Moderate by nature and brought up strictly by his father and elder borther, Mihailo had smoked little before; but from that time on he smoked constantly and passionately. He discovered that this permanent little flame before his eyes was a blessing and that the same purple smoke which tickles the eyes and the throat made it possible for a man to shed a tear without weeping, and, in exhaling the smoke, to sigh without sighing. So this flame shone before his eyes or burned between his fingers for many years to come. The smoke, always the same and yet forever varied, helped prevent his thoughts from reverting to what he feared most, and in exceptionally tranquil hours guided him into a state of complete oblivion and forgetfulness; it fed him, like bread, and comforted him, like a friend. At night he would dream about smoking as others dream of encounters with those they love. But when his dreams turned into nightmares and he thought he saw Krsto’s body or Krstinitsa’s eyes, he would awaken with a cry, seize tobacco as one would a pistol, or as those who do not sleep alone would seise somebody’s hand. And as soon as the flint had ignited in the dark, and the tobacco had caught the sparks, he would relax and with the invisible smoke he would blow away the burden from his agitated mind.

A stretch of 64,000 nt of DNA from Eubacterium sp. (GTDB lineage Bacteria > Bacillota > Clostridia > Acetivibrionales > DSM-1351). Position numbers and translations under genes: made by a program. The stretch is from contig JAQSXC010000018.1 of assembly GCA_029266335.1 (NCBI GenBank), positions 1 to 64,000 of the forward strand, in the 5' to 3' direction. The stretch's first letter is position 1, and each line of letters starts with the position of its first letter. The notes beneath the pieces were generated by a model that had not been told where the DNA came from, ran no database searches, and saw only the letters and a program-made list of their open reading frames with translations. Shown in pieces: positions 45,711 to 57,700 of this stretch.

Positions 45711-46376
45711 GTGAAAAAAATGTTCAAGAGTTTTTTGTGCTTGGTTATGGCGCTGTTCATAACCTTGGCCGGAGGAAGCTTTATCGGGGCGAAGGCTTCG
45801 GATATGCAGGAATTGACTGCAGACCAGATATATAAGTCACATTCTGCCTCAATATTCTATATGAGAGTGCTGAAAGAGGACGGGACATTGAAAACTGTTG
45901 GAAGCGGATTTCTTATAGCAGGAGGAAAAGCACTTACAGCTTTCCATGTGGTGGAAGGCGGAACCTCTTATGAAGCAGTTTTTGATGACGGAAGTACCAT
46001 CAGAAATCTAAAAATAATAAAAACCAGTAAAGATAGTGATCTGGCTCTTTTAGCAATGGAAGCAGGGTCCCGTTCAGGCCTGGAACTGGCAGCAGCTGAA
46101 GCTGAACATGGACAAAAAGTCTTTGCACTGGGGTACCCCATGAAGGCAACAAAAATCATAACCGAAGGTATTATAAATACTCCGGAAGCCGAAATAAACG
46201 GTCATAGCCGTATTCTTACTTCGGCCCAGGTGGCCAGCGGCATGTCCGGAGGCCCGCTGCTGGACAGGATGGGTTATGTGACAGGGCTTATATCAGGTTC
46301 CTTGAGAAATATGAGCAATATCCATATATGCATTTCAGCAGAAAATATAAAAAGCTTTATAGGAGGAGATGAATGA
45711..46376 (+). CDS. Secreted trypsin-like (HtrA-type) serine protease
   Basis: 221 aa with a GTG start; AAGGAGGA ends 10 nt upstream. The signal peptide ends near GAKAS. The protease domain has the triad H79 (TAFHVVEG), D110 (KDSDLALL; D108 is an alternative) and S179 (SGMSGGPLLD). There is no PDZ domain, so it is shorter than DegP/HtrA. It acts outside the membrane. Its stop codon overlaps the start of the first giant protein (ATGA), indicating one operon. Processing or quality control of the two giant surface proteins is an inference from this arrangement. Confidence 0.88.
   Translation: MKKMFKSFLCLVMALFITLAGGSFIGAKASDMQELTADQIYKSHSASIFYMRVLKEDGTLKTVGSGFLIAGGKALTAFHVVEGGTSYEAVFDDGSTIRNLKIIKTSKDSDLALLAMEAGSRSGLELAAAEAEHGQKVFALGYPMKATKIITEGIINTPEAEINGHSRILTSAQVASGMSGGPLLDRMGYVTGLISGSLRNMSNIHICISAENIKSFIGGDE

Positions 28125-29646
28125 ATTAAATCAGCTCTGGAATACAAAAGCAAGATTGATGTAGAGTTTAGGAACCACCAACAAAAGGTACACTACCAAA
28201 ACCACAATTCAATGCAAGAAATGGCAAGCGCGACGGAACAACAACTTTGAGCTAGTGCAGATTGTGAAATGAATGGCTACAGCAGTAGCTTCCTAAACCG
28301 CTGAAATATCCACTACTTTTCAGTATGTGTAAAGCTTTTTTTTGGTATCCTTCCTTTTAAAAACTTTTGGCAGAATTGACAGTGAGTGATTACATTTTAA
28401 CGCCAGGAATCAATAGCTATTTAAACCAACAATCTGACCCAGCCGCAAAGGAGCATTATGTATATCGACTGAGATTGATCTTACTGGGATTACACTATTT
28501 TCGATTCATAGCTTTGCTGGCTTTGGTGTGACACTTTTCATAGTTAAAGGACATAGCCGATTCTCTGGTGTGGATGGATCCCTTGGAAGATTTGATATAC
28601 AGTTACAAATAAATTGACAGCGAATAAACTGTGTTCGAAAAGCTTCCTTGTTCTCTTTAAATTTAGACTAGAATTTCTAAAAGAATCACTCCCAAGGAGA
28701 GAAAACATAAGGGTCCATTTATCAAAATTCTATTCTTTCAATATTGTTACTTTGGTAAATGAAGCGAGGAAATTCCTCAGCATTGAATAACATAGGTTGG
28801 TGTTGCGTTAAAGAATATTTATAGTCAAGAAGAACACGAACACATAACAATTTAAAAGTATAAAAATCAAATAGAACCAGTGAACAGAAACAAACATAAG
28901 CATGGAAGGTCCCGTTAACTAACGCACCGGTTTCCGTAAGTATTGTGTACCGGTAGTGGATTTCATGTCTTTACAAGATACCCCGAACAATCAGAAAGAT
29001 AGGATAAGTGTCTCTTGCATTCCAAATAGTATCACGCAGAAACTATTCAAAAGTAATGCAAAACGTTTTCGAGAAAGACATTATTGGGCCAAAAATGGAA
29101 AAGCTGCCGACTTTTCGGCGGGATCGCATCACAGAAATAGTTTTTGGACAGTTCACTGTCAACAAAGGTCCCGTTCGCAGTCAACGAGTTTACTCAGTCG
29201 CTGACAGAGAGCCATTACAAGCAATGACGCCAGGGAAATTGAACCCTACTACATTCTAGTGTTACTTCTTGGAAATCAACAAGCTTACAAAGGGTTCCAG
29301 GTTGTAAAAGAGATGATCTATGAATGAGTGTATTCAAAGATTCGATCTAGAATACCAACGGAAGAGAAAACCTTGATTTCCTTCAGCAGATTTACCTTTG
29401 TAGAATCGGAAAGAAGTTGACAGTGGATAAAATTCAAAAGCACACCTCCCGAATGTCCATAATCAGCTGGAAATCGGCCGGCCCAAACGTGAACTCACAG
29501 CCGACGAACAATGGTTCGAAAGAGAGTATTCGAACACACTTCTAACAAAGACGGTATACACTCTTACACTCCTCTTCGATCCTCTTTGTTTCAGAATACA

Ivo Andric, The Vizier’s Elephant. Three novellas. Chicago: Gateway, 1970, 83-84.